A few commonly used non-antibiotic drugs have recently been associated with changes in gut microbiome composition, but the extent of this phenomenon is unknown. Here, we screened more than 1,000 marketed drugs against 40 representative gut bacterial strains, and found that 24% of the drugs with human targets, including members of all therapeutic classes, inhibited the growth of at least one strain in vitro. Particular classes, such as the chemically diverse antipsychotics, were overrepresented in this group. The effects of human-targeted drugs on gut bacteria are reflected on their antibiotic-like side effects in humans and are concordant with existing human cohort studies. Susceptibility to antibiotics and human-targeted drugs correlates across bacterial species, suggesting common resistance mechanisms, which we verified for some drugs. The potential risk of non-antibiotics promoting antibiotic resistance warrants further exploration. Our results provide a resource for future research on drug–microbiome interactions, opening new paths for side effect control and drug repurposing, and broadening our view of antibiotic resistance….
Conventional “systems” medicine (anything more complicated than a broken bone) is shown to be toxic once again. And they call naturopaths quacks.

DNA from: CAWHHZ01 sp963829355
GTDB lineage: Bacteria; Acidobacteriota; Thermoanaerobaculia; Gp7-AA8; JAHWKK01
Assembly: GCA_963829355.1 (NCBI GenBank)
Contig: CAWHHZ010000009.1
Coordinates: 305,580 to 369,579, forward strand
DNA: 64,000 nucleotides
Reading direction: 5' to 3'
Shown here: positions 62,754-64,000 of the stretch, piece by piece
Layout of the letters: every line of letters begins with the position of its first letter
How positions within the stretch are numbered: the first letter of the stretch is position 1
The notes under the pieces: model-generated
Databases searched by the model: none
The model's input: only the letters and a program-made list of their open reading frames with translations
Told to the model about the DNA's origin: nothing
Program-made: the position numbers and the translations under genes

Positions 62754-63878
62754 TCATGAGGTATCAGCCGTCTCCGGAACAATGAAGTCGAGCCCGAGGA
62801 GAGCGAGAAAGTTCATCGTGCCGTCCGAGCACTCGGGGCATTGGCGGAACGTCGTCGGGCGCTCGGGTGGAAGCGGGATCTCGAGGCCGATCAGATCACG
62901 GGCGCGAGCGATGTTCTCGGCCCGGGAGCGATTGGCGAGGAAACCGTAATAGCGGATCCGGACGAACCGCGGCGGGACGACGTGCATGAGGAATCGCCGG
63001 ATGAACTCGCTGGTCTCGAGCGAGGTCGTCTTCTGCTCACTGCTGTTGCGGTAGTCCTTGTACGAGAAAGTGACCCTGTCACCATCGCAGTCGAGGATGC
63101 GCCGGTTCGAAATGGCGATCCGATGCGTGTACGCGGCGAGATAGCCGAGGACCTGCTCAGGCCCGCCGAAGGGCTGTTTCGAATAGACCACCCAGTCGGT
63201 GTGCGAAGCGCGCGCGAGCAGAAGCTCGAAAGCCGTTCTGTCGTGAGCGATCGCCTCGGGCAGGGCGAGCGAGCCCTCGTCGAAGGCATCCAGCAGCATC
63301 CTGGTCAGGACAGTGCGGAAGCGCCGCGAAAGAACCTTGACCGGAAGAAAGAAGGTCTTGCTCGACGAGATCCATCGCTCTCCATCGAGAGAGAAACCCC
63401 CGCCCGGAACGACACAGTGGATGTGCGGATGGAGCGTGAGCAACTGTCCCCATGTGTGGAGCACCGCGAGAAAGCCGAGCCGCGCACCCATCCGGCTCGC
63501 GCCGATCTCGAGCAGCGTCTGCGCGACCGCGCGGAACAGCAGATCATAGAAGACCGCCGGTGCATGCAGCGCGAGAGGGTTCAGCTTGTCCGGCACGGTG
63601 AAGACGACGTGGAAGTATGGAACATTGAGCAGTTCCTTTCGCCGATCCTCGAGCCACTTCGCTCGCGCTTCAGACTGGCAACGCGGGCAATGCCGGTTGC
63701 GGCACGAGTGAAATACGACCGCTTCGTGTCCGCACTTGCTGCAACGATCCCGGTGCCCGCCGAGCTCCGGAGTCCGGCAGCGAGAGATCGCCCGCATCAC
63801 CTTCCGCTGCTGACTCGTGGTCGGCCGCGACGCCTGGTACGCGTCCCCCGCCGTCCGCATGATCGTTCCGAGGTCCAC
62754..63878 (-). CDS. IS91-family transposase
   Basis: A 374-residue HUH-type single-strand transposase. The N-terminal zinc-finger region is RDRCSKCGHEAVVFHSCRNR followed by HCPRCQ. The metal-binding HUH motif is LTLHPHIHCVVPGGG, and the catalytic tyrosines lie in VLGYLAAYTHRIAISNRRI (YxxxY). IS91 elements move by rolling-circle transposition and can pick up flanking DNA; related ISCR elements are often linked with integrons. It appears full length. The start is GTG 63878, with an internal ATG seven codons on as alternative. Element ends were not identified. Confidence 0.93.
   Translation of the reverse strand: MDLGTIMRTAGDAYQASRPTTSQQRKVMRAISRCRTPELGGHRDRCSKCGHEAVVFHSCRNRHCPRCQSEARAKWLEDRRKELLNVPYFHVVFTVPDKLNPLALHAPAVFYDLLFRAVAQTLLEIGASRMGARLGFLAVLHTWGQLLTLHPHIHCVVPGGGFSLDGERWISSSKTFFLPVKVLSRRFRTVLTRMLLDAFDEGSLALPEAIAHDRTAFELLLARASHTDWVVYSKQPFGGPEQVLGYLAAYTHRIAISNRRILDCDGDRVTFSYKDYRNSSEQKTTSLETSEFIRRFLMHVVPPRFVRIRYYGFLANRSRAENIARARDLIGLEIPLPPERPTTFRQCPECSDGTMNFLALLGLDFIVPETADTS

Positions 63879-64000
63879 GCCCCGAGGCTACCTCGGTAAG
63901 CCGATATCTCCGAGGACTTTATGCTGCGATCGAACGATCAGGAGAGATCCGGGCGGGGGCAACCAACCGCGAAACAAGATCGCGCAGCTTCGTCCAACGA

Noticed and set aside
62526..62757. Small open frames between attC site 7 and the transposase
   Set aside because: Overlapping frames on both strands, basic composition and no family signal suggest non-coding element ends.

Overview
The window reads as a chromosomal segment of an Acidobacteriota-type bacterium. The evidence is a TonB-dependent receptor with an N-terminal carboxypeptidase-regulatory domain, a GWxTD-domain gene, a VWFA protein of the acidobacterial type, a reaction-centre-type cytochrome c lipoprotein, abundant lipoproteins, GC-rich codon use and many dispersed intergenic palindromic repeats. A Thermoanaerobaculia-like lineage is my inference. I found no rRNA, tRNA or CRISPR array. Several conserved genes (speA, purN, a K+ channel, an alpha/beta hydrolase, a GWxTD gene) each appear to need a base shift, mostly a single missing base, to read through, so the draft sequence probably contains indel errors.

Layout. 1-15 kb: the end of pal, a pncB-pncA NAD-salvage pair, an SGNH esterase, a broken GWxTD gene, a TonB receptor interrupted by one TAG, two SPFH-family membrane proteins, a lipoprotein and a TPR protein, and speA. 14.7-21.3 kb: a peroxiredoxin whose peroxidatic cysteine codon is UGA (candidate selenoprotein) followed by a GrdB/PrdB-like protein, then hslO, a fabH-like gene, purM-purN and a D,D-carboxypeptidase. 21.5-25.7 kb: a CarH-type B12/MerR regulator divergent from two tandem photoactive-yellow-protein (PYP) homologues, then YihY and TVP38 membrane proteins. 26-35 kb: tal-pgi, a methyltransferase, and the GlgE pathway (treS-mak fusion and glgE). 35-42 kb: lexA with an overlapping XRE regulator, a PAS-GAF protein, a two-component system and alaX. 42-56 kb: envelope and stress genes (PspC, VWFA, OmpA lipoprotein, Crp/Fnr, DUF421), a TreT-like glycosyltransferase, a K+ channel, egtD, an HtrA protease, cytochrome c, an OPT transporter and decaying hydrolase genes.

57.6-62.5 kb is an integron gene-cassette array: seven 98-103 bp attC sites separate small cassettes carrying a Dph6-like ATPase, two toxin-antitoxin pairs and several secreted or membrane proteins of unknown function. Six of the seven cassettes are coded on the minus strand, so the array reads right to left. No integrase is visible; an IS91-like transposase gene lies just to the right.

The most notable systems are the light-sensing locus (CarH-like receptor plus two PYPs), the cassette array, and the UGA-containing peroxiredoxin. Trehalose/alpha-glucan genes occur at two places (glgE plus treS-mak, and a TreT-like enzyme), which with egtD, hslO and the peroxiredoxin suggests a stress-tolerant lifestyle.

The first step to knowledge is humility, something which is in very short supply in western medicine. Ignorance is not bliss, and ignorance of ignorance is worse.
Researchers now say that the neurons in the gut comprise the body’s “second brain”, but personally I think it’s more profound than that. You could think of the gut microbiome itself as a co-evolving ecosystem which adapts and “mutates” based on its inputs. With beneficial bugs, it’s a synergistic relationship. The number of “neurons” (microbes) in the microbiome far exceeds the total number of human cells in your body, if I recall. What is the information content of the microbiome compared to the info content of the human brain? Perhaps it can be seen as a form of distributed intelligence, but asleep, not self-organized as a whole.